Ishiuchi Miyako

, ,
Open: Tue-Sat 10am-6pm

514 West 26th St, NY 10018, New York Chelsea, USA
Open: Tue-Sat 10am-6pm


Visit    

Ishiuchi Miyako

New York

Ishiuchi Miyako
to Fri 18 Oct 2019
Tue-Sat 10am-6pm

Fergus McCaffrey is pleased to announce Ishiuchi Miyako’s representation by the gallery with an exhibition that encompasses over 70 photographs from five series made over four decades, including many early and never-before-seen works.

Fergus McCaffrey Ishiuchi Miyako 1

Fergus McCaffrey Ishiuchi Miyako 2

Fergus McCaffrey Ishiuchi Miyako 3

Fergus McCaffrey Ishiuchi Miyako 4

Fergus McCaffrey Ishiuchi Miyako 5

The exhibition occupies both floors of our 26th Street location and the gallery’s architecture and color scheme have been carefully modified and updated by Ishiuchi. This presentation is the artist’s largest gallery exhibition to date and the first since her celebrated retrospective at The J Paul Getty Museum, Los Angeles, in 2015.

Ishiuchi’s strength is her self-taught affinity for exposing a universal vulnerability that speaks to our mortality, giving voice to unspoken history and oppressed emotion, and granting nobility and status to her subjects. She was born in 1947 in Kiryū, a town approximately sixty miles northwest of Tokyo. In 1953, Ishiuchi’s family moved to Yokosuka, a seaport that had been occupied by a United States naval base since August 1945. It was in Yokosuka that she encountered the US servicemen’s oblivion of Japanese culture and assumed ownership of the land and people. She left home to attend Tama Art University in Tokyo in 1966 where she studied weaving and became involved in the student protests of the late 1960s.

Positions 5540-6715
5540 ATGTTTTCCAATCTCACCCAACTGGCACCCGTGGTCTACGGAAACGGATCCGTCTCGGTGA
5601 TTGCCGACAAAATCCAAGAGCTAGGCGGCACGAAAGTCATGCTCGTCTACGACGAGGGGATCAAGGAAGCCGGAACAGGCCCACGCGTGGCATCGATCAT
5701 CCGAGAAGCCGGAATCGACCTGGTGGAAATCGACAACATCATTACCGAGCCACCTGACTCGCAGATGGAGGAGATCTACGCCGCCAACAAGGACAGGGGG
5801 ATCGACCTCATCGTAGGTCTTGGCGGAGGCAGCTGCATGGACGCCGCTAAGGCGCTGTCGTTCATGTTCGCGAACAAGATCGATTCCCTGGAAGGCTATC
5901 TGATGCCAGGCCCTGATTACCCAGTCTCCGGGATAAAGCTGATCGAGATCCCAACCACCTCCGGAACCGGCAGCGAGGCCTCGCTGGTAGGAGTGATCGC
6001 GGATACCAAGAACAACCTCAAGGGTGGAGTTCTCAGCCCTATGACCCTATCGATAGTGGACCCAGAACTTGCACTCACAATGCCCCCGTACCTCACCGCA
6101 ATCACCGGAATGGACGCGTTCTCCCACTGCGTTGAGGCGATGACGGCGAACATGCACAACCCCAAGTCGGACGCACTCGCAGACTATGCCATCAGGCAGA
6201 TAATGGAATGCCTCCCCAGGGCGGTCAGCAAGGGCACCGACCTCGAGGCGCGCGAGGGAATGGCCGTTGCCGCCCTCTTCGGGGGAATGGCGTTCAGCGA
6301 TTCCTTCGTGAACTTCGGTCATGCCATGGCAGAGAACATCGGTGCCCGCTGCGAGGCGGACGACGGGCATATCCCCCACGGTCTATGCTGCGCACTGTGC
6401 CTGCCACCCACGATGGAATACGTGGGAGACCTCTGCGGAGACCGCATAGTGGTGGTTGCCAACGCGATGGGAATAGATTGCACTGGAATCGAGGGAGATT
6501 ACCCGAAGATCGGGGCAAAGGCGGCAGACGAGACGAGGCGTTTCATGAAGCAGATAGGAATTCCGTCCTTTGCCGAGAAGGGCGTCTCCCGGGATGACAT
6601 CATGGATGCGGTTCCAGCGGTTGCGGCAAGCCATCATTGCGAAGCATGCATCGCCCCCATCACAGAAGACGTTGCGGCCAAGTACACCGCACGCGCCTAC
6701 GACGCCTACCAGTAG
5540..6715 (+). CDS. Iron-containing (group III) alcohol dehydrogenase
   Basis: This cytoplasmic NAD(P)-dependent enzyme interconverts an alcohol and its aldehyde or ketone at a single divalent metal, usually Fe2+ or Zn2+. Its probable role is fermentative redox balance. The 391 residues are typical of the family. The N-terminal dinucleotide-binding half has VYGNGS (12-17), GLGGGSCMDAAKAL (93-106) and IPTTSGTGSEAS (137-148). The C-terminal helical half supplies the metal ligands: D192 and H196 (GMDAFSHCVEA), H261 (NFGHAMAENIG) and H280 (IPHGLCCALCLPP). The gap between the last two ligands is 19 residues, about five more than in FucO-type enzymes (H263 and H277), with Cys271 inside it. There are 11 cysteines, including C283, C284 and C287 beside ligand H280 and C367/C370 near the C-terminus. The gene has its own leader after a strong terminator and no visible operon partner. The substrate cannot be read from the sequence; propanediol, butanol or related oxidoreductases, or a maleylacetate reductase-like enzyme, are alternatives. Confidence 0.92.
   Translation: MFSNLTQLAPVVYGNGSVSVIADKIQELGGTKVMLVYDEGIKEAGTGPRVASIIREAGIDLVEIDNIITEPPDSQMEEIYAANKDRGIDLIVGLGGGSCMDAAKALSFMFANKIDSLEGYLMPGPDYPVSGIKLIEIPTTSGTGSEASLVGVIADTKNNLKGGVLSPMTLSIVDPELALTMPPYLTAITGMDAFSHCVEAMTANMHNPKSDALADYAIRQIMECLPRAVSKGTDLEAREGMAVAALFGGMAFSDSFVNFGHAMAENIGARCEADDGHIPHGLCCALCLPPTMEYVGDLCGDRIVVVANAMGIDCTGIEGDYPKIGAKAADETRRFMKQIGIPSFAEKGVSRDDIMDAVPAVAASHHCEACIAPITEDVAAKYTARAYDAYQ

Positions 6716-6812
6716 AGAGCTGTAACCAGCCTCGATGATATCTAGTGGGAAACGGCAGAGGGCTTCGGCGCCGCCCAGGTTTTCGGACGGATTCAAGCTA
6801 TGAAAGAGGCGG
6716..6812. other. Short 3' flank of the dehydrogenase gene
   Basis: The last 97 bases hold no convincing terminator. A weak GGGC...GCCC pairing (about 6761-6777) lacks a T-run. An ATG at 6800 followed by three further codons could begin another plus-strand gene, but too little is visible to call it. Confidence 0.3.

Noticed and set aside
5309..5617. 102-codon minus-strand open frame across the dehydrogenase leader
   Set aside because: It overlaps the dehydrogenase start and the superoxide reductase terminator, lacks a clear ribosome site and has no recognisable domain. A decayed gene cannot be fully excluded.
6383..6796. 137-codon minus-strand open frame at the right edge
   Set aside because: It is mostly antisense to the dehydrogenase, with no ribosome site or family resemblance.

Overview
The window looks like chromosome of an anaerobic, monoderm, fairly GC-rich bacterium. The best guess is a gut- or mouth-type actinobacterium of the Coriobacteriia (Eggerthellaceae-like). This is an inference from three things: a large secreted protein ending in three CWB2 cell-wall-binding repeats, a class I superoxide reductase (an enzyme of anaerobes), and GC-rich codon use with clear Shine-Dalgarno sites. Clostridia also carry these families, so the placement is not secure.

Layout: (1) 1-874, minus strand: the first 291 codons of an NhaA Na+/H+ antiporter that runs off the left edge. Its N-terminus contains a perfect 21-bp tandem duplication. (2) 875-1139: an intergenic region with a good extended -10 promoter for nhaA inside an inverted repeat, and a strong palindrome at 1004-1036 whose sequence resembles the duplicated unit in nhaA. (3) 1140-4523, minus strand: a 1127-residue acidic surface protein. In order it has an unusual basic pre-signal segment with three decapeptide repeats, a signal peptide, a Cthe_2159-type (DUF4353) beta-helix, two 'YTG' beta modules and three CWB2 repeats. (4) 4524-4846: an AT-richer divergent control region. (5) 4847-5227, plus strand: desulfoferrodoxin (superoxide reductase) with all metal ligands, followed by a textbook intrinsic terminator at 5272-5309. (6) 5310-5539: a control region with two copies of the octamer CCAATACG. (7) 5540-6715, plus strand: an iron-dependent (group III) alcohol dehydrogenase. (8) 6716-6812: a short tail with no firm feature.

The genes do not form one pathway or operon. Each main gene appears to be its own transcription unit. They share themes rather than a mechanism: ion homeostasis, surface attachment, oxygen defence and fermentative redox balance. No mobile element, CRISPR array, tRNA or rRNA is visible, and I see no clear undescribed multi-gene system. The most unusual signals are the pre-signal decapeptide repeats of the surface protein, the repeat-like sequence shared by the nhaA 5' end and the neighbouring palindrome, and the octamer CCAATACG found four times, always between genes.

Ishiuchi started taking photographs in the mid-1970s while living in Tokyo, shooting with a 35mm Nikon camera and a 28mm lens, without the optimization of viewfinder technology; all of which have remained a constant to this day. Yokosuka Story was produced between October 1976 and March 1977; in this series, Ishiuchi revisited her childhood home. Her anxiety and swift pace of maneuvering through the landscape are palpable in urban landscapes and poorly-lit stairwells that suggest escape routes or trapping places, in which she photographs.

Yokosuka Story earned Ishiuchi the coveted Kimura Ihei Award in 1979. The artist continued to photograph Yokosuka until 1990, always in black-and-white, completing two additional series there that were exhibited regularly in Tokyo throughout the 1980s: From Yokosuka: Third Position and Tokyo Bay City. The former maintained the grim tone of Yokosuka Story with additional images from Dobuita Dori (“Gutter Alley”) which, as a child, Ishiuchi had been forbidden to visit. From Yokosuka: Third Position documents the decaying skin of old buildings, particularly the doorways and crumbling paper signage outside vacant bathhouses and brothels. In 1983, the artist was assigned by Camera Mainichi magazine to work on Tokyo Bay City, a commission that documented industrial landmarks alongside Tokyo Bay. Ishiuchi’s own inescapable unease is embedded in each image, reflecting from the artist’s perspective some several decades of continuous occupation.